Every year, when a specific national obstetrics and gynecology conference (or is it pediatrics?) comes to the Washington Convention Center, the traffic is snarled for blocks along New York Avenue, and the sidewalks thronged thickly with pedestrians. Its scale is such that it seems, in this one local’s perspective, to be outranked by the annual meeting of the American Israel Public Affairs Committee—only without the haze of whirling blue lights from cruisers and snipers atop the roofs nearby.
I don’t have to drive by it now, but many were the days that my car inched forward infinitesimally, as I tried not to swear under my breath. And always across the street from the convention center, on the sidewalk in front of the old Carnegie Library, were a clutch of protesters holding signs bearing the legend, “Circumcision Decreases Sensation!”
And at those moments, I was immediately thankful that my children—younger then—were not in the car and I did not have to explain the terms of the debate. Frankly, before that I hadn’t even known there was a debate.
Although I had very limited experience with the subject matter at hand (Ha!)—a virginal, if hypocritical, singlehood in which I was kind of a tease—I had been duly instructed in the notion of circumcision by no one less than my Mississippi mother, who noted its virtues as a sign, in her view, of civilization.
She then proceeded to tell me that my brothers had been circumcised at King’s Daughters Hospital by one Dr. Corbin upon their births. “A Jewish doctor,” she noted, in the same approving tone that Archie and Edith Bunker always referred to Dr. Shapiro on All in the Family.
In my memory, the recollection also gets wrapped up with Dr. Corbin’s other contribution to the Langston family, which involved my brother John’s childhood asthma, and Dr. Corbin arriving for a house call and demanding that my mother “get that Pine Sol,” which she used to mop the floors, “out of the house immediately!”
In any case, I never thought about any of this again after 1984 or so, not until circumcision suddenly became a debated practice, and in some quarters of the public imagination, a bodily violation akin to rape or a war crime. I had lived in England for a year in the late 1980s, where the practice is supposedly less common, but I was not exposed, as it were, to any evidence. Later, though, there were studies indicating that circumcision reduces, marginally, the prospect of AIDS infection.
I’ve long been an admirer of writer Andrew Sullivan, who has, perhaps more than anyone in the United States, been a proponent of discontinuing the practice. I considered his opinion way outside the mainstream, especially when my husband, who is progressive on many things, was pretty darn mainstream on this one:
“Who wants to look at a snake in a raincoat?”
On the very morning of Election Day 2000, on what would eventually yield the constitutional bloodbath of Bush v. Gore, I attended at 7:00 a.m. the bris of my dear high school friend’s firstborn, and saw my friend’s rabbi father gently sop sweet wine on his finger and drip it into the baby’s mouth after the mohel had finished his task.
In any event, it did not occur to me to do otherwise when my son was born in 2004. The procedure was performed the day after he was born, right in my hospital room, by my own Iranian Jewish obstetrician, as I stood, blowsy and unkempt, in my bare feet on the linoleum floor. And that was that.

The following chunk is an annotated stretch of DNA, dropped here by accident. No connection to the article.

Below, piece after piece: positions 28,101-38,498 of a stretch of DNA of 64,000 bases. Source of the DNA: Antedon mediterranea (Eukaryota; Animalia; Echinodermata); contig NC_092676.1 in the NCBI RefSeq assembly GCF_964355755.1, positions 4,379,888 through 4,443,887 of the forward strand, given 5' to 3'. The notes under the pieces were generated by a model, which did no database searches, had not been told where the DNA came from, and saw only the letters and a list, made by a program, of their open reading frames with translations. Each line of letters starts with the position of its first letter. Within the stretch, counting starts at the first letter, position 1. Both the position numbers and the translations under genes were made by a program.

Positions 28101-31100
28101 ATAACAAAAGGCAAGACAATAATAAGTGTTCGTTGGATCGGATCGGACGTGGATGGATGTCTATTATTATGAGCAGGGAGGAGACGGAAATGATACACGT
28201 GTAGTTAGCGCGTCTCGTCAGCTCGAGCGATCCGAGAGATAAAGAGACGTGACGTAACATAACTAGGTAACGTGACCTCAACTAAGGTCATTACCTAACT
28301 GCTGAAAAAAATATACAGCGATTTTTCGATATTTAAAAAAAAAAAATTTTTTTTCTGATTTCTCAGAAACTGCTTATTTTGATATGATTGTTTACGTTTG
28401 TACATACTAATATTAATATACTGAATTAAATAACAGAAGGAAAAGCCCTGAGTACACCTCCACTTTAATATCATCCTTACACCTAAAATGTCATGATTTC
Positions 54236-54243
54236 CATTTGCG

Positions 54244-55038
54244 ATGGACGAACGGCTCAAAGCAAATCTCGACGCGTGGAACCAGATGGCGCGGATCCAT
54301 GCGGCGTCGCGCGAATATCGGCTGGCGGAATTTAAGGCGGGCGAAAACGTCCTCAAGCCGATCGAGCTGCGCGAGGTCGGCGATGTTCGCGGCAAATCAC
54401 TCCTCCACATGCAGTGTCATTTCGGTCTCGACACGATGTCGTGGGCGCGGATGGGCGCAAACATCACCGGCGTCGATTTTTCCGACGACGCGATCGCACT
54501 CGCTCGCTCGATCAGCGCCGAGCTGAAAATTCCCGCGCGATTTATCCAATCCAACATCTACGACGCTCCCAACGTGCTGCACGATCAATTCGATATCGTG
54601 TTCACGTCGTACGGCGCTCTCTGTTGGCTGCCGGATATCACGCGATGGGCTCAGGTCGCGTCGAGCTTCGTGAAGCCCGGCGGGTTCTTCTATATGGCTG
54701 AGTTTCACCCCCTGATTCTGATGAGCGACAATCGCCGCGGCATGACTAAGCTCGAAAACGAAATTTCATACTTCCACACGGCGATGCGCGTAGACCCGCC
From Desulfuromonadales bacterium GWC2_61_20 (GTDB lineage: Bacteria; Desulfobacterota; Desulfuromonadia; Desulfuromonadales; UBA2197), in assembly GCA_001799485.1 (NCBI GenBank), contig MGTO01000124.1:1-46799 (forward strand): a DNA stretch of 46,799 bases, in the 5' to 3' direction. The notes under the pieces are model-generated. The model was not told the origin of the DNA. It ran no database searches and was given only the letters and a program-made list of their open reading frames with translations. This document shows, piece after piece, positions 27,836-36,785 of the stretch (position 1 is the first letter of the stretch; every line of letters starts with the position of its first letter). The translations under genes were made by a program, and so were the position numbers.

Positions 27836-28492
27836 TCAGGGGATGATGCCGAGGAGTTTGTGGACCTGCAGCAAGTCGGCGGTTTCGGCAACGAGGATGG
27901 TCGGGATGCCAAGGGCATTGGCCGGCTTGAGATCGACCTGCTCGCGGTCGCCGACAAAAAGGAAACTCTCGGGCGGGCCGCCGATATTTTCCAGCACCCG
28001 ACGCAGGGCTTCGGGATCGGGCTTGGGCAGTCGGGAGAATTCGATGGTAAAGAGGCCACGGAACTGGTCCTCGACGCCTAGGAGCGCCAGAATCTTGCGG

Without even thinking about it, I had married culture and tradition in my head and assumed the congruence of the practice with my own faith and dogma. Funny, how the ground can shift around your feet, though, in the process of living a life. At least on this one issue, it seems, I had suddenly fallen on the wrong side of history.
The surprise and recognition hit me when, reading the Bible in my bed one night before sleep, I came upon Philippians 3:2:
“Watch out for those dogs, those evildoers, those mutilators of the flesh.”
How many times had I skated past that verse in reading? Perhaps thousands. Lay aside, for a moment, the apparent anti-Semitism of the Apostle Paul’s words (he was, of course, an adolescent in his own faith then, trying to live down his pharisaical youth). And also lay aside the somewhat tamer translations, the ones that translate the verse more or less as does the New American Standard version, in which I soaked myself in my Calvinist youth:
“Beware of the dogs, beware of the evil workers, beware of the false circumcision.”
But mutilators! I had somehow assumed that the practice of circumcision was as much Christian as it was Jewish, and that it was only Europeans and Portlandia-type atheists, moralistic Utopian hectorers, who objected to its widespread usage.
The notion that the Apostle Paul in his humor and sentiments might be closer to, say, Markos Moulitsas, or the editorial board of The Nation magazine, is still taking some getting used to.
The Gospel may be eternally the same, but it’s eternally new, too.
Image above is by Bridget Coila, licensed by Creative Commons.
The Image archive is supported in part by an award from the National Endowment for the Arts.
Written by: Caroline Langston
A native of Yazoo City, Mississippi, Caroline Langston is a convert to the Eastern Orthodox Church. She is a widely published writer and essayist, a winner of the Pushcart Prize, and a commentator for NPR’s All Things Considered.